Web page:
United States History to 1877Book - 2006
The Collins College Outline for United States History to 1877 starts with the founding of the country and continues through the Civil War and Reconstruion. The colonial era, the constitutional convention and founding of the American system of government, the beginning and rise of the Supreme Court, and many more monumental events in the early era of the United States are also covered. Completely revised and updated by Dr. Light T. Cummins, United States History to 1877 includes a test yourself seion with answers and complete explanations at the end of each chapter. Also included are bibliographies for further reading, as well as numerous maps, timelines, and illustrations.
The Collins College Outlines are a completely revised, in-depth series of study guides for all areas of study, including the Humanities, Social Sciences, Mathematics, Science, Language, History, and Business. Featuring the most up-to-date information, each book is written by a seasoned professor in the field and focuses on a simplified and general overview of the subje for college students and, where appropriate, Advanced Placement students. Each Collins College Outline is fully integrated with the major curriculum for its subje and is a perfe supplement for any standard textbook.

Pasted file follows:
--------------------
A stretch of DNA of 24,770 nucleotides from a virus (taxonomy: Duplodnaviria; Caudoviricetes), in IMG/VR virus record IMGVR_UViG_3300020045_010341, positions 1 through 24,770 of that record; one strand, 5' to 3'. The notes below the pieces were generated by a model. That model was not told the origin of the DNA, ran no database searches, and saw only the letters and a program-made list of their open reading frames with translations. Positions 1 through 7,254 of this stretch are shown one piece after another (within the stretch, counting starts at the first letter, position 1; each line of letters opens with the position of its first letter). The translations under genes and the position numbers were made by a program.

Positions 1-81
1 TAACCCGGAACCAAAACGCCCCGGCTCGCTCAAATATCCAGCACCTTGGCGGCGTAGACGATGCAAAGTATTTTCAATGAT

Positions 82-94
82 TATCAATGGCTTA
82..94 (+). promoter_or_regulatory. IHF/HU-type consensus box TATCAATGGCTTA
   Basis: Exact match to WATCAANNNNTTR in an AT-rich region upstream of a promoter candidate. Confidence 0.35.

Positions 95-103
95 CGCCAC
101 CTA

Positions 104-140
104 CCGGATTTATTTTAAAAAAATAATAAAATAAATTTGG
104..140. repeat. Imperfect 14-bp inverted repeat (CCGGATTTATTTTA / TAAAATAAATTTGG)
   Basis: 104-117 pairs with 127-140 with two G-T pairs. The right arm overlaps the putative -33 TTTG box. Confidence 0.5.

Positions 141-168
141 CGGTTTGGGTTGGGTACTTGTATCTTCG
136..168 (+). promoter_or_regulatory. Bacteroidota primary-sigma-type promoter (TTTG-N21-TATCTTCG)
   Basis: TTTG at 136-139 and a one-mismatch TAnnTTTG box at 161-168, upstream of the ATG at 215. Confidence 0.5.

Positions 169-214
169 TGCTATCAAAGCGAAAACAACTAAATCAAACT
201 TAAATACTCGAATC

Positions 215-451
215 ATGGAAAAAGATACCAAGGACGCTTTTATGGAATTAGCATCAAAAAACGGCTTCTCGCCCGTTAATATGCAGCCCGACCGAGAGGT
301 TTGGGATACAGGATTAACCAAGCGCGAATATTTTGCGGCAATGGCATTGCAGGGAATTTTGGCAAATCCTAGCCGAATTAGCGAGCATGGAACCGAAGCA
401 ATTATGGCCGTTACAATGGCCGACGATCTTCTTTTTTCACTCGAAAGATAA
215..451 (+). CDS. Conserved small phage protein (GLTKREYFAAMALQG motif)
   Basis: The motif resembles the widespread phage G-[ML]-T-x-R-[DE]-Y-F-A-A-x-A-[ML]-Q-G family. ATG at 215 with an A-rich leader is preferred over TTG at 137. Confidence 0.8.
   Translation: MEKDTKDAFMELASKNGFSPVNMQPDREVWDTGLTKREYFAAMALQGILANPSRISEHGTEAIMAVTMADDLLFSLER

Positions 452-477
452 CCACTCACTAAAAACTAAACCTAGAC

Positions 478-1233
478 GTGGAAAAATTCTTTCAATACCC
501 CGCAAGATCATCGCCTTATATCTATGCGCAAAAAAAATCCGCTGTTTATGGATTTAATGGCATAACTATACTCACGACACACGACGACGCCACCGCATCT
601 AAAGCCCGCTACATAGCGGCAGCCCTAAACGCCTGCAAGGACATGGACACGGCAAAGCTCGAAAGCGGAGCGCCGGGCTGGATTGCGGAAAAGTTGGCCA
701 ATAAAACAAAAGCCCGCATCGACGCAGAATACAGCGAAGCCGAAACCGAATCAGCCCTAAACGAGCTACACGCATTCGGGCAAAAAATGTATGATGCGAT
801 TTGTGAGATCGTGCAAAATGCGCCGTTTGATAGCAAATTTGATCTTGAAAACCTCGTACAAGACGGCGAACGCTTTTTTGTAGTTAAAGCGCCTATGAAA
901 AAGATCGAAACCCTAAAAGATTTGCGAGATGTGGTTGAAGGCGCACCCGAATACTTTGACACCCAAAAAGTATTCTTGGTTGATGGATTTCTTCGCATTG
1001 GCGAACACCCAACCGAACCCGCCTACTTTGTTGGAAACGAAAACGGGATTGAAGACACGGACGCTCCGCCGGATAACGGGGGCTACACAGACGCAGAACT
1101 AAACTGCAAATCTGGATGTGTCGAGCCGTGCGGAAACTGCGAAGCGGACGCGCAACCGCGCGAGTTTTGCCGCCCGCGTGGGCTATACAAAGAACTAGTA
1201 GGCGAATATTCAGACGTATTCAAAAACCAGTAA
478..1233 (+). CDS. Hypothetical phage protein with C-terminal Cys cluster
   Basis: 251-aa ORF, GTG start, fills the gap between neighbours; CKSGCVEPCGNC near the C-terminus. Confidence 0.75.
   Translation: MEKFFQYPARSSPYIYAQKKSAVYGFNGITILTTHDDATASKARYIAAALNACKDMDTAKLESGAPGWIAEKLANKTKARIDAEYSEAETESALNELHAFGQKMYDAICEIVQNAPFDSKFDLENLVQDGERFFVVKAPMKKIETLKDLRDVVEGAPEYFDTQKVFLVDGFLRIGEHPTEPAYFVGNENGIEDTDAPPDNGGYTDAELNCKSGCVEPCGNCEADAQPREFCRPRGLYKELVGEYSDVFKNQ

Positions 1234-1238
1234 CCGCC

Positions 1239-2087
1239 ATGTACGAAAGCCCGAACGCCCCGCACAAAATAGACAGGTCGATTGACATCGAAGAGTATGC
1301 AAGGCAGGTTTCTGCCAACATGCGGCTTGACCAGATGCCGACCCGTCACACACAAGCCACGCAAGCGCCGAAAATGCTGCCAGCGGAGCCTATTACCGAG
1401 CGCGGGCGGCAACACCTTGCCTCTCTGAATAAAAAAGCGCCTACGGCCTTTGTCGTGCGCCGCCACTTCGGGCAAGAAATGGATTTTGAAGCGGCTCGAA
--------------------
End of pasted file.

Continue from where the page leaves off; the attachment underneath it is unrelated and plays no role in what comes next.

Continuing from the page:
Designed as a supplementary study guide or quick reference, this text organizes material so logically readers may not find the index really necessary, as good as it is. The authors work chronologically and by topic within a specific time frame, starting with the exploration of the new world by European traders and adventurers and proceeding to English colonization, the place of the American colonies in the empire, the Revolution and Confederation, the Constitution, Jeffersonian republicanism, the effort to locate identity, Jacksonian democracy and Whig opposition, territorial expansion and sectional conflict, the Civil War, and Reconstruction. A series of appendices includes transcripts of primary documents such as the Declaration of Independence, the Constitution, an issue of The Federalist, material on the Monroe doctrine and human rights, and the Emancipation Proclamation. Each section includes a self-test. Annotation ©2006 Book News, Inc., Portland, OR (booknews.com)